[劳动经济学研讨会]Social Disadvantage and Child Health among China’s Rural-Urban Migrant Households

【主题】Social Disadvantage and Child Health among China’s Rural-Urban Migrant Households
【主讲】Carl Lin (林树明,Assistant Professor of Economics)
【Abstract】This study uses migrant household survey data from 2008 and 2009 to examine how social disadvantage among rural-urban migrant households is associated with the nutritional status of children. The measures of social disadvantage are based on China’s hukou system of household registration – designed to limit domestic migration flows by denying public services in cities to migrants with rural registrations –and on gender bias that may harm women and girls. Results from fixed-effects regressions indicate that the hukou system has a negative association with children’s weight-for-age Z-scores, even after controlling for household characteristics. Tests for gender-based disadvantage indicate that children in female-headed households do not experience a nutritional penalty relative to children in households headed by men, while girls do exhibit poorer nutritional status compared to boys. Additional results from a standard Oaxaca decomposition, a quantile decomposition based on recentered influence function (RIF) regressions, and a counterfactual distribution analysis all confirm that children who are left behind in rural villages – usually because of the oppressive hukou system – have poorer nutritional status than children who migrate with their parents, and the gaps are biggest at lower portions of the distribution.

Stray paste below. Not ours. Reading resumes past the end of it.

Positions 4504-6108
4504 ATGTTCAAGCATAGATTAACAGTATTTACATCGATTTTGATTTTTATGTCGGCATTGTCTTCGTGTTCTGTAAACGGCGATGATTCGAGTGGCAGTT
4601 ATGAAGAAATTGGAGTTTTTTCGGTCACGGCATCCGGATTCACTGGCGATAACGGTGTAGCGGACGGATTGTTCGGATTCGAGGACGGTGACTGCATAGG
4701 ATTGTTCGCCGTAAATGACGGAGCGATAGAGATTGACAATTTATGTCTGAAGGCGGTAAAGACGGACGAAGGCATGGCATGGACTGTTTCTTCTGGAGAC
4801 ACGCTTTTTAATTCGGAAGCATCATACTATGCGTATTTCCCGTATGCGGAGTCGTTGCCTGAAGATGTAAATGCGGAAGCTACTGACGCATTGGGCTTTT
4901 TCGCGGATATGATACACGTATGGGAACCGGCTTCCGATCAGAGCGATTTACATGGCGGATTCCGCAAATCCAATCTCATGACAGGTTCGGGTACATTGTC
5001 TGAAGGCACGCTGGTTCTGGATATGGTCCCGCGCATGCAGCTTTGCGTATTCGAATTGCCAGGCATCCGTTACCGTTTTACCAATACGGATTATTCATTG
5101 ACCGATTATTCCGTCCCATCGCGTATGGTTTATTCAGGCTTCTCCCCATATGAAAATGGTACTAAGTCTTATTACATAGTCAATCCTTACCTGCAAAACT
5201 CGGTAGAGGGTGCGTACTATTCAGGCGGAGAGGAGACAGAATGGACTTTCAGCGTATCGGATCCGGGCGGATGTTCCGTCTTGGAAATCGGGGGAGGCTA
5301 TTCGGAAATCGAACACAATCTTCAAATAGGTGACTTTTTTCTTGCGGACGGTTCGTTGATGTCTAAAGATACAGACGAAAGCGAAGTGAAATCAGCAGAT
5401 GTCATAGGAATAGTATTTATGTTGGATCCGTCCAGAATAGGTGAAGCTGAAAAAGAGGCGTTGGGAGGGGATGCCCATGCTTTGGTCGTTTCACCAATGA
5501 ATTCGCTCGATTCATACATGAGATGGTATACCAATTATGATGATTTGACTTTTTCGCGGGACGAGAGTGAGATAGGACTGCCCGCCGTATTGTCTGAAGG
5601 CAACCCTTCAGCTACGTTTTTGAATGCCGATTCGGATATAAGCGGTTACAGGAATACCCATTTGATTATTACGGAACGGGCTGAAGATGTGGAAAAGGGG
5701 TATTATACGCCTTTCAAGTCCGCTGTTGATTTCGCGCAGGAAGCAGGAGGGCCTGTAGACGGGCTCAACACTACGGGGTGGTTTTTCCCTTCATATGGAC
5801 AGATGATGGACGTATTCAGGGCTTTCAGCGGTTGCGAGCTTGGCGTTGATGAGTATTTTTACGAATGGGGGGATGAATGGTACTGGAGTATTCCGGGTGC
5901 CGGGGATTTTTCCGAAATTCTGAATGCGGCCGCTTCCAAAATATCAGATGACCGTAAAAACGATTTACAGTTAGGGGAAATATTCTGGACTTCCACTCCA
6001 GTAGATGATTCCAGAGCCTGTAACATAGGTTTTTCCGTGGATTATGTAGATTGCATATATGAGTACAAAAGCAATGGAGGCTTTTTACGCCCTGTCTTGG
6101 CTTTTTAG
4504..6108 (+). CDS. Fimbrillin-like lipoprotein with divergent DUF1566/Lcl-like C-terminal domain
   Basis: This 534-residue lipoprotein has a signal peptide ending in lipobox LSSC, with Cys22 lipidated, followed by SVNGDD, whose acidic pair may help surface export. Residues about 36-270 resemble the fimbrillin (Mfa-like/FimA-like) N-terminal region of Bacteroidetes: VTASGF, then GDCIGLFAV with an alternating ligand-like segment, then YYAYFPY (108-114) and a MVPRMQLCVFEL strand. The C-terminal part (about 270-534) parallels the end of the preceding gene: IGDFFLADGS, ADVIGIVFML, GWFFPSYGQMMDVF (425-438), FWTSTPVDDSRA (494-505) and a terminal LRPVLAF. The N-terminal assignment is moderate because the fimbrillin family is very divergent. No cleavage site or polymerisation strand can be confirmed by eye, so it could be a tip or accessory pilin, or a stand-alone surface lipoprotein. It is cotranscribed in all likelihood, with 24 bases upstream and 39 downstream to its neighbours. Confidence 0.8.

主讲人简介:Carl Lin is an Assistant Professor of Economics at Bucknell University (USA), an IZA Research Fellow (Germany), and a Consultant at The Work Bank. His research is in the areas of labor economics and applied econometrics in which he focuses on minimum wages, immigration, inequality, poverty, and rural-urban migrants in China. He has published in Review of International Economics, Review of Development Economics, Economics Letters, Singapore Economic Review, Research in Labor Economics, IZA Journal of Labor Policy, and China Economic Review.
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